"The psychological evaluations Mainumby underwent showed she was a happy girl - a girl without any problems," says Paraguay's Health Minister, Dr Antonio Barrios. "And the only option left open to us, because the girl's life was not in danger, was to continue with the pregnancy."
Mainumby has since given birth to a baby girl. But some Paraguayans think the government gambled with her health - pregnancy is much riskier for a girl or teenager than it is for an adult woman.
"There's a very strong religious fundamentalist influence here," says Elba Nunez, the co-ordinator of a feminist network, Cladem. "In the end they need to demonstrate that a 10-year-old girl can be a mother in Paraguay… Sexual abuse is a problem, but forced child pregnancy is also a problem, and it's a human rights issue."
Abortion is available illicitly though - if a girl's family can pay. But there are no reliable figures, nor are there numbers for the women who die as a result of a termination that goes wrong. Nunez talked to children in Concepcion, north of Asuncion, who knew all about cases like this.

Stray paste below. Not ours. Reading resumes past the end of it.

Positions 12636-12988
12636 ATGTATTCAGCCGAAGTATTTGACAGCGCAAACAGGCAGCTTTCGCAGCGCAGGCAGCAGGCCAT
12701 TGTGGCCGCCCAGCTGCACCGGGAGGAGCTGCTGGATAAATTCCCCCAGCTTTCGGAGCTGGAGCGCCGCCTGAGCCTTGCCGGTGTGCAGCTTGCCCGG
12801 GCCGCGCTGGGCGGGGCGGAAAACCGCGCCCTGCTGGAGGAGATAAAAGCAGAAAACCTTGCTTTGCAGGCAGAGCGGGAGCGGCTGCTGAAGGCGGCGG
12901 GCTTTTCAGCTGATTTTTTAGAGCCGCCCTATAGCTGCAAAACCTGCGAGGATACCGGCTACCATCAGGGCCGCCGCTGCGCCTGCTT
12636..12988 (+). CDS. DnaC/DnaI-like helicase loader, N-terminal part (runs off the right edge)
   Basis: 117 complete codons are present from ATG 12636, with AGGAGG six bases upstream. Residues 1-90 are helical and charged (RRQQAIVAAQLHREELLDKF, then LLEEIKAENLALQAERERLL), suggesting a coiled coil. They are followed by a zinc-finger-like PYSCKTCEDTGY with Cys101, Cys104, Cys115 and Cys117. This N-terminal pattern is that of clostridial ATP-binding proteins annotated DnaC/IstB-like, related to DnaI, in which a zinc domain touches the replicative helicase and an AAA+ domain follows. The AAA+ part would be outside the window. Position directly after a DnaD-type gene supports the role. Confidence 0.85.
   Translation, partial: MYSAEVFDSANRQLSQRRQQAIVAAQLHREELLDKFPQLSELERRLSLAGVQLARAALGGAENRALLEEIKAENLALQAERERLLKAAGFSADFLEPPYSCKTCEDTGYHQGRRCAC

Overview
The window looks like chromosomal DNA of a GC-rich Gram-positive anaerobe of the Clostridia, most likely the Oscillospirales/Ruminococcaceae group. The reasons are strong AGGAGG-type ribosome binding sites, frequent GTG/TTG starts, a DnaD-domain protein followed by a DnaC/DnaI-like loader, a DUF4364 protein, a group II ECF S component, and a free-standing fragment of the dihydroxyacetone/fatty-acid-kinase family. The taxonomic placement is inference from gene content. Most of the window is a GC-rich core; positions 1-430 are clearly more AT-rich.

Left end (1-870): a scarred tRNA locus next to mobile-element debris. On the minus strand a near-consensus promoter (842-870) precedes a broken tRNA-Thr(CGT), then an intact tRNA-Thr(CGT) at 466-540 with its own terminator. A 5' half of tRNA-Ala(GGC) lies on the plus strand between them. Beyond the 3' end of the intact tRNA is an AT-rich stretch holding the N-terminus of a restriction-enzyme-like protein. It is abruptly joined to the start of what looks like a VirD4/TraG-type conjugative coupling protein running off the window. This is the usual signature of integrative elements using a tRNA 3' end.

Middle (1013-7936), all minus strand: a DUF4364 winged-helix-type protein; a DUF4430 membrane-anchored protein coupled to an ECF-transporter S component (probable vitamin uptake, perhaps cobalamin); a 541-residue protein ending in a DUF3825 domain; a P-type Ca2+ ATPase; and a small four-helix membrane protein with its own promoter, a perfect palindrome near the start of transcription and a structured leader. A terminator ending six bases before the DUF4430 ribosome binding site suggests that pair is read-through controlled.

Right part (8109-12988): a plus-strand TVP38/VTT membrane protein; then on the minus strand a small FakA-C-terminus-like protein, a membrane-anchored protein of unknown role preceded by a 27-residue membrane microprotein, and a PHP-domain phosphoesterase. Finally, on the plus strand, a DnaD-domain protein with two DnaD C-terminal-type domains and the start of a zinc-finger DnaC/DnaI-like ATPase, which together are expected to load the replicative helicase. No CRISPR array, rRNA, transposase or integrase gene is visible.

"The poor kids said, 'Yes, it happens here… Girls have a fever, they gasp for breath and then they die.'"
The wealthier children knew exactly which clinics provided abortions and how much they cost.
"They call abortion 'appendicitis with little feet'. The girl doesn't come to school for a couple of weeks and all the kids know she has appendicitis with little feet."
Often, behind the stories of child pregnancy lie stories of sexual violence - some 600 cases of sexual abuse of children under 14 reach the attorney general's office every year, though the perpetrators frequently escape punishment.